WASHINGTON — The U.S. economy grew at a 6.6% annual rate last quarter, slightly faster than previously estimated, the government said today in a report that pointed to a sustained consumer-led rebound from the pandemic recession. But worries are growing that the delta variant of the coronavirus is beginning to cause a slowdown.
The report from the Commerce Department estimated that the nation’s gross domestic product — its total output of goods and services — accelerated slightly in the April-June quarter from the 6.5% it had reported last month. The economy’s expansion last quarter followed a solid 6.3% annual growth rate in the January-March quarter.
In recent weeks, though, many economists have been downgrading their estimates of GDP growth for this quarter, and for 2021 as a whole, as the now-dominant delta variant has sent confirmed COVID-19 cases rising throughout the country.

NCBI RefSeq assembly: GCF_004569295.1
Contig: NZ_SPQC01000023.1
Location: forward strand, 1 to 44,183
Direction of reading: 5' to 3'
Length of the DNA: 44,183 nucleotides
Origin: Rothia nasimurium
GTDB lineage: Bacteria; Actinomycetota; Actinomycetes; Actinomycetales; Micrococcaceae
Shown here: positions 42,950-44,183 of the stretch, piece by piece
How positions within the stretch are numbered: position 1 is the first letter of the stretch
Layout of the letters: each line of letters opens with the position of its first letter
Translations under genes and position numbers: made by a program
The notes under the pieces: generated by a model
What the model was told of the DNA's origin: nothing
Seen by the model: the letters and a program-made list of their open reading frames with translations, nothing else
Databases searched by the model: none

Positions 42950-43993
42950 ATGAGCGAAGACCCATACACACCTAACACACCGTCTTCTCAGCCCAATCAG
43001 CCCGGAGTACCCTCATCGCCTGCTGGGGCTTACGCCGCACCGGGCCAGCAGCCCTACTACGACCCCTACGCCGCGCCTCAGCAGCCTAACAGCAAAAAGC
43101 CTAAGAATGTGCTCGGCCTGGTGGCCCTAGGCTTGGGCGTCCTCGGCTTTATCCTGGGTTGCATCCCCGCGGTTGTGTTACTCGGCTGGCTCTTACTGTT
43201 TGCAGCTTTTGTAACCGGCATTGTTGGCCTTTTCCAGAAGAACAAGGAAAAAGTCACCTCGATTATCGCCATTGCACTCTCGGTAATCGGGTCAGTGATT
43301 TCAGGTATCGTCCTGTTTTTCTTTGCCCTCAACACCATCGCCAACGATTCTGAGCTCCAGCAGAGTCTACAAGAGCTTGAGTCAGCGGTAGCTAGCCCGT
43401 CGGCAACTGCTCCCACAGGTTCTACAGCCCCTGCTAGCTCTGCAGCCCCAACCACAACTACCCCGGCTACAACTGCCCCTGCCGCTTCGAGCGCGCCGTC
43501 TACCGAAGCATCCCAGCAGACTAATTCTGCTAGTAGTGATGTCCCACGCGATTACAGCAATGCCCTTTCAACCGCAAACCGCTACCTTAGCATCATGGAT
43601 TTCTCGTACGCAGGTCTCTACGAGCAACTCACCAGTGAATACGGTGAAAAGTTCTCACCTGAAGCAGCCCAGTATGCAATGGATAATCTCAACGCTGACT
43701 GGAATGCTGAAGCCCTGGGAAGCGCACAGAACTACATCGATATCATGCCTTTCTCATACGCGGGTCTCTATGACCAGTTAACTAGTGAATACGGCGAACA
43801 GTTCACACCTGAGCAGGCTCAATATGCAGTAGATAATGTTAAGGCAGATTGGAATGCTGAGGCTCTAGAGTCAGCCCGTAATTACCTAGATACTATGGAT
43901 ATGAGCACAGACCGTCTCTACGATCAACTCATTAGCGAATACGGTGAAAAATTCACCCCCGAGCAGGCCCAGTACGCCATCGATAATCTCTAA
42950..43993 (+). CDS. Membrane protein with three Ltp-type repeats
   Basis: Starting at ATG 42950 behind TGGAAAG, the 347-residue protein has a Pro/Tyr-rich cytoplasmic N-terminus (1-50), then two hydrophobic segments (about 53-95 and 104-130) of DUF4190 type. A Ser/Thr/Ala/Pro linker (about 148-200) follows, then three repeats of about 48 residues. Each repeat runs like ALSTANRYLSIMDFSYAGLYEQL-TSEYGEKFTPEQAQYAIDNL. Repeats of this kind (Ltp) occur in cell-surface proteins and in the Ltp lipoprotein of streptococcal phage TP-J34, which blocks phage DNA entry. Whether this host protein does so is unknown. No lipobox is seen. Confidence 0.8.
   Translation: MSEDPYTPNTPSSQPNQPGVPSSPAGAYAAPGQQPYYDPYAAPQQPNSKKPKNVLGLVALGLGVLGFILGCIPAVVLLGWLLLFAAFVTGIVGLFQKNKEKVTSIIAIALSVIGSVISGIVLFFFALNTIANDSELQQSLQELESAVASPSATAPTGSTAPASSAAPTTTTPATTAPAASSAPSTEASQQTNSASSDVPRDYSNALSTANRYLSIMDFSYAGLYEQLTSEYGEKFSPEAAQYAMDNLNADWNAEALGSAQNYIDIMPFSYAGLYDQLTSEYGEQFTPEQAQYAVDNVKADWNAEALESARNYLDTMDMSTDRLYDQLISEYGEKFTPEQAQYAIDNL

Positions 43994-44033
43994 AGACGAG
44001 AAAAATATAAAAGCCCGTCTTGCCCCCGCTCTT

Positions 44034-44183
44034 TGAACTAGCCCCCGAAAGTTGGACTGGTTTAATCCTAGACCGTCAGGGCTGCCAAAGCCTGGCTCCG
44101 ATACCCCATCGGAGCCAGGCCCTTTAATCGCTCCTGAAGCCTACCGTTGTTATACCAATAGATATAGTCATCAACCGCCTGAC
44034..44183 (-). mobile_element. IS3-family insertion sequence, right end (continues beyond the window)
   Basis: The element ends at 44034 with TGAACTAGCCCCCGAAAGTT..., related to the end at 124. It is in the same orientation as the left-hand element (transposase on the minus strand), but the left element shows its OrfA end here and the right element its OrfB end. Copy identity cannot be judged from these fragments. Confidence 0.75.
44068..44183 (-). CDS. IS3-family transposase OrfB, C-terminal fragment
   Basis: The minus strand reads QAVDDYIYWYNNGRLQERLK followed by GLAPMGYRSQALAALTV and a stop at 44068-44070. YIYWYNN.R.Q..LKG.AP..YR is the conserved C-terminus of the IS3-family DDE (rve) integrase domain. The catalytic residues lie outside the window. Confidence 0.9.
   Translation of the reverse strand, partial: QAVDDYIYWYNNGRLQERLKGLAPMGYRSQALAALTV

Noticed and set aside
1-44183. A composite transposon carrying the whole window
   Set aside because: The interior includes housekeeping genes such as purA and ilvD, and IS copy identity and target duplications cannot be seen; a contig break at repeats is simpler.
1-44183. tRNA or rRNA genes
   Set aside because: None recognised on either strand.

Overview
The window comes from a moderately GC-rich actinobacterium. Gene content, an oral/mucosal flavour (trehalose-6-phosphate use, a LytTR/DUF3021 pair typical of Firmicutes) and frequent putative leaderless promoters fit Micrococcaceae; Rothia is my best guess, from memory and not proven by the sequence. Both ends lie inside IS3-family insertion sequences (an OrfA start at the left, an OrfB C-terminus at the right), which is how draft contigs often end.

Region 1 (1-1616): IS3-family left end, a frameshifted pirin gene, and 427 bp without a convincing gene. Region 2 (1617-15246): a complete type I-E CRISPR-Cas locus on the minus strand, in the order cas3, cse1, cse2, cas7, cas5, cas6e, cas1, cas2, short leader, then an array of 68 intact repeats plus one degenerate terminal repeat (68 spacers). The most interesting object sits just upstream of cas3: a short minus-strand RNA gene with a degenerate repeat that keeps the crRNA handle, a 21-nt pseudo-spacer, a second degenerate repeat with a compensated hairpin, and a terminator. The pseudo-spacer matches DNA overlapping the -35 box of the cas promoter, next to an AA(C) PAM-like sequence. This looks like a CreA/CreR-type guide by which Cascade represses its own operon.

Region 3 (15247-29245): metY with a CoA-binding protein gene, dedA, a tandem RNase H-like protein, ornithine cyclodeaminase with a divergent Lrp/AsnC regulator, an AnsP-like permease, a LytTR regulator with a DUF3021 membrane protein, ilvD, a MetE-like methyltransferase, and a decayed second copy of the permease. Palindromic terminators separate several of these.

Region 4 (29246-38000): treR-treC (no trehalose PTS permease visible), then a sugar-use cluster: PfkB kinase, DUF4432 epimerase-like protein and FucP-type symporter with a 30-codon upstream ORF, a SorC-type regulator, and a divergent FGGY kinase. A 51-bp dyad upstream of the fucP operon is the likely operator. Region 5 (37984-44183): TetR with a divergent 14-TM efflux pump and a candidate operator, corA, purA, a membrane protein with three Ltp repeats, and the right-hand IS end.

New reported cases are now topping 150,000 per day, the highest level since late January. As a consequence, real-time tracking of consumer activities, notably for airline travel and restaurant dining, has weakened in recent weeks.
Goldman Sachs has cut its forecast for annual growth in the current July-September quarter from 9% to 5.5%, citing the effects of the delta variant. Likewise, Wells Fargo economists have downgraded their third quarter GDP forecast from an 8.8% annual rate to 6.8%, also because of the surge in COVID cases.